Wednesday, July 29, 2009

Essay: The Difficult Transition from Fun Activities

Image: My guy was a little tentative in the cold water of Lake Michigan, but he did enjoy the morning on the beach in Traverse City, Michigan. He also got to swim in a hotel pool, hike a little bit, and climb a sand dune during our two-day vacation.

Oh, the fun my ten-year-old son has been having. Last week we went on vacation to Traverse City, a popular destination in Northwestern Michigan. This week he is at a camp for people with special needs. I will pick him up on Friday and while I'll be glad to have him back, I'm not sure I'm looking forward to the nearly two-hour-drive home.

My husband had the relatively easier job (aside from having to wait until I faxed him prescriptions) of delivering him to camp. The elder Lorenzen guy said that our son had a grin almost all the way there. It's his fourth or fifth year at the Fowler Center, so he knew exactly what to expect. It's a week of being outside and doing activities he loves such as swimming.

So yeah. The transition from home to camp was easy enough for him to handle. The transition from camp to home? I'm holding my breath and hoping for the best. Am a little worried because he had a meltdown on his way home from Traverse City last week. He wanted to do something that was impossible on the way home, and would not let the idea go. He did calm down by the time we arrived home, but we were all on edge by the time he did. Meltdowns in the close quarters of a vehicle can be difficult.

The type of meltdown he usually has in rooted in control issues. When he can't control something such as leaving camp, he tries to control something else such as what kind of rest break we take on the way home. It can be a miserable situation for all parties. Sigh.

My husband and I have a few ideas of how to prevent an impending meltdown, though I'm not sure they will work. One idea is for me to take a recording from his dad reminding our son to "not give mom a hard time." Another is a social story or a simple verbal reminder for him to be good. Rewards are probably not a good thing to offer, because, in this case, he'll try to control what reward he'll be given.

So, I feel guilty about it, but have to admit I'm not looking forward to Friday and being alone in a van with a potentially unhappy son. On the bright side, I'm grateful he can transition to being at camp and that I don't really have to worry about getting a phone call about behavior problems, a type of call that I occasionally receive from his school.

Also, anticipating downfalls such as a meltdown helps a bit. It's better to anticipate one than to field one that comes out of nowhere. However, if you suspect I'm trying to convince myself that I'll manage things just fine on Friday, you are correct. My son and I usually get through those moments even if it's just a matter of "muddling through." It's just not easy....

Tuesday, July 7, 2009

Essay: The Librarian's Son

Image: Maybe having a dad that is a reference librarian and mom that tends to look and act (sometimes) like one means that a child with ASD will want to avoid libraries. Who knows? (Actually, I was just having just a bit of fun with a stereotype of "Marion the Librarian", but it is possible that I try to hush him up too much whenever we attempt a library visit.)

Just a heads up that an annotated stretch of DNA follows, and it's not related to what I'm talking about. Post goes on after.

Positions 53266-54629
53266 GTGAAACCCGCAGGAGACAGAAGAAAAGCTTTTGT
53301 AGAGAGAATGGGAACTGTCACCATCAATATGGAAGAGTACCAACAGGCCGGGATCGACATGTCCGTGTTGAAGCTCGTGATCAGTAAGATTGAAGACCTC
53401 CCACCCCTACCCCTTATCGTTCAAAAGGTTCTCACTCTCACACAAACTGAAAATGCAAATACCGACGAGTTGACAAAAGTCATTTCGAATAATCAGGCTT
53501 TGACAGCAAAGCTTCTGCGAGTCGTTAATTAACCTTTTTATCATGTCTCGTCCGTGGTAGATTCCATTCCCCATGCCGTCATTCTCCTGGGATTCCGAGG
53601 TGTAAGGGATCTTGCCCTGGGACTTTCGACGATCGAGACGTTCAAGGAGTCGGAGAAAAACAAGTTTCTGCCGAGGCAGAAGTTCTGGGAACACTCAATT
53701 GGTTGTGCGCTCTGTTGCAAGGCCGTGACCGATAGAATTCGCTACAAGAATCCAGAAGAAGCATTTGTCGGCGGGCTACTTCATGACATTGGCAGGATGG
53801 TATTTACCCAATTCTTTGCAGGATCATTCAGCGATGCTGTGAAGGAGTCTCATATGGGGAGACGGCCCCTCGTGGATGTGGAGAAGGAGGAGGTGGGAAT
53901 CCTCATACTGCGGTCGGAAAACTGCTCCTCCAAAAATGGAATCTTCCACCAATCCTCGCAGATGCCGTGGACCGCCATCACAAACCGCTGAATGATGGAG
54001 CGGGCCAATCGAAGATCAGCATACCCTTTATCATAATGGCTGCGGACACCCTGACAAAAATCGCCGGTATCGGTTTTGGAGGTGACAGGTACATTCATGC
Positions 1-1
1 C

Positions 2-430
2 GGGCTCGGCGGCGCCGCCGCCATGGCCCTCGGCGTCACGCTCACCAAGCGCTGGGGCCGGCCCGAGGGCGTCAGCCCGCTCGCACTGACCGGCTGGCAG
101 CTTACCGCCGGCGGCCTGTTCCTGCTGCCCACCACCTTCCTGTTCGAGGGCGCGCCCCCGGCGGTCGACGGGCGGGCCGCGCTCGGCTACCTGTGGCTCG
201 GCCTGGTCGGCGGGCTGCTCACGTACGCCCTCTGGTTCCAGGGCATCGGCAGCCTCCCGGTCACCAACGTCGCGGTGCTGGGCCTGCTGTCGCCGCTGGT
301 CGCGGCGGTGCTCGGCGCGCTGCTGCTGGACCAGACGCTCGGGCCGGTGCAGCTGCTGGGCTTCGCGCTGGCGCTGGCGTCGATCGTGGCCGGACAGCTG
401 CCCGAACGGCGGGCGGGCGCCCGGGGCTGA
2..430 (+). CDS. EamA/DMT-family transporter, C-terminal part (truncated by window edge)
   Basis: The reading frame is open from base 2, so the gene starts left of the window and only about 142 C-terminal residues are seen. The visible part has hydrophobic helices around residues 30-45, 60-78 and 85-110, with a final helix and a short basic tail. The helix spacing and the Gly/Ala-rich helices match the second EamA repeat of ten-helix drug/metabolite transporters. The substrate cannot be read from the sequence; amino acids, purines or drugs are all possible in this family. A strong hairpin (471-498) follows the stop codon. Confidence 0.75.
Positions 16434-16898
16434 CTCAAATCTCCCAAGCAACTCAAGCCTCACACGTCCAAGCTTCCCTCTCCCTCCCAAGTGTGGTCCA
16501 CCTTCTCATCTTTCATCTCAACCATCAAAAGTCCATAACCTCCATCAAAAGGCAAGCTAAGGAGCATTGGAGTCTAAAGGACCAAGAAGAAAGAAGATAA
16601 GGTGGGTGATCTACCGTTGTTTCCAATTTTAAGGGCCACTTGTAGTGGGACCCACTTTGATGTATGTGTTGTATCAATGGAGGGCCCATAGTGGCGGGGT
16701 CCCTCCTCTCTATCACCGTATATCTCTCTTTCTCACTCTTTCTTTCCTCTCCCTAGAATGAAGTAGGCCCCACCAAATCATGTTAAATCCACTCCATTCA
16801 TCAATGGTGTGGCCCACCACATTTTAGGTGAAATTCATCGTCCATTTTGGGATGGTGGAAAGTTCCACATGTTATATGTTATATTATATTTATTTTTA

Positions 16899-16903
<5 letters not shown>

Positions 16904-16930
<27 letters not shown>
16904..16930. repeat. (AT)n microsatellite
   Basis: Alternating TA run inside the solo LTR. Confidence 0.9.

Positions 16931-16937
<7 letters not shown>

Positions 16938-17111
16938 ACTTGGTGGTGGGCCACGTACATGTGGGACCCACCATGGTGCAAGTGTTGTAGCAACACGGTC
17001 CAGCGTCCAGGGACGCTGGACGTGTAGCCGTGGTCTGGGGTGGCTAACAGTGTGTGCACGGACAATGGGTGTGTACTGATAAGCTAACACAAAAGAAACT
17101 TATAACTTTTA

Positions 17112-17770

Author's note: Here is a link for those of you interested in the efforts of librarians to make libraries more accessible for people with autism. I think it's fantastic that an effort is being made to help patrons with ASD and their families. (Thank you for the link, Joyce!)

The Librarian's Son

I should spend some time at the site I mentioned in the note, though I'm not sure it will help us. I'm beginning to think getting my son to be comfortable in a library is impossible. This is ironic because my husband has been a reference librarian at one academic library or another for fifteen years and counting. You'd think a librarian's son would either like or at least love libraries.

Alas, no. My ten year old with ASD gets louder, more anxious, and generally more "silly" in a library than in most places. It's not just one library. We've been in at least three different buildings housing books and the behavior has been not so great at any of them. I'm not so sure what it is. He does have sensory issues (with a loud intercom system and an emergency blinky and beepy system that went off at an unfortunate time during one vistit at the library where his dad works). But that is the only library that is known to emit harsh sounds.

My son was almost five when his dad started work at the current institution, but he's had difficulty with his behavior since I started taking him for library visits when he was three or four years old. It doesn't seem to matter whether it is a university library or a public library with a good children's section. He can behave and will behave in most public places. Just not the library.
I was hoping that we'd sign up for the summer reading program this year, but a dismal visit this summer sort of dashed those thoughts. Oh well. I intend to keep trying to take him as he gets older. He does love to read, and maybe someday he will learn to relax in the building where all the books (and more) are. There is always hope.

Sunday, July 5, 2009

Photo: A Peaceful Moment.

Photo: C1 on a carousel hare at Cedar Point Amusement Park. Sometimes my son and I argue in circles. He has starting to use the word "why?" as a counter argument. I much prefer going in circles this way. Am glad we can enjoy fun and relaxing moments such as this one.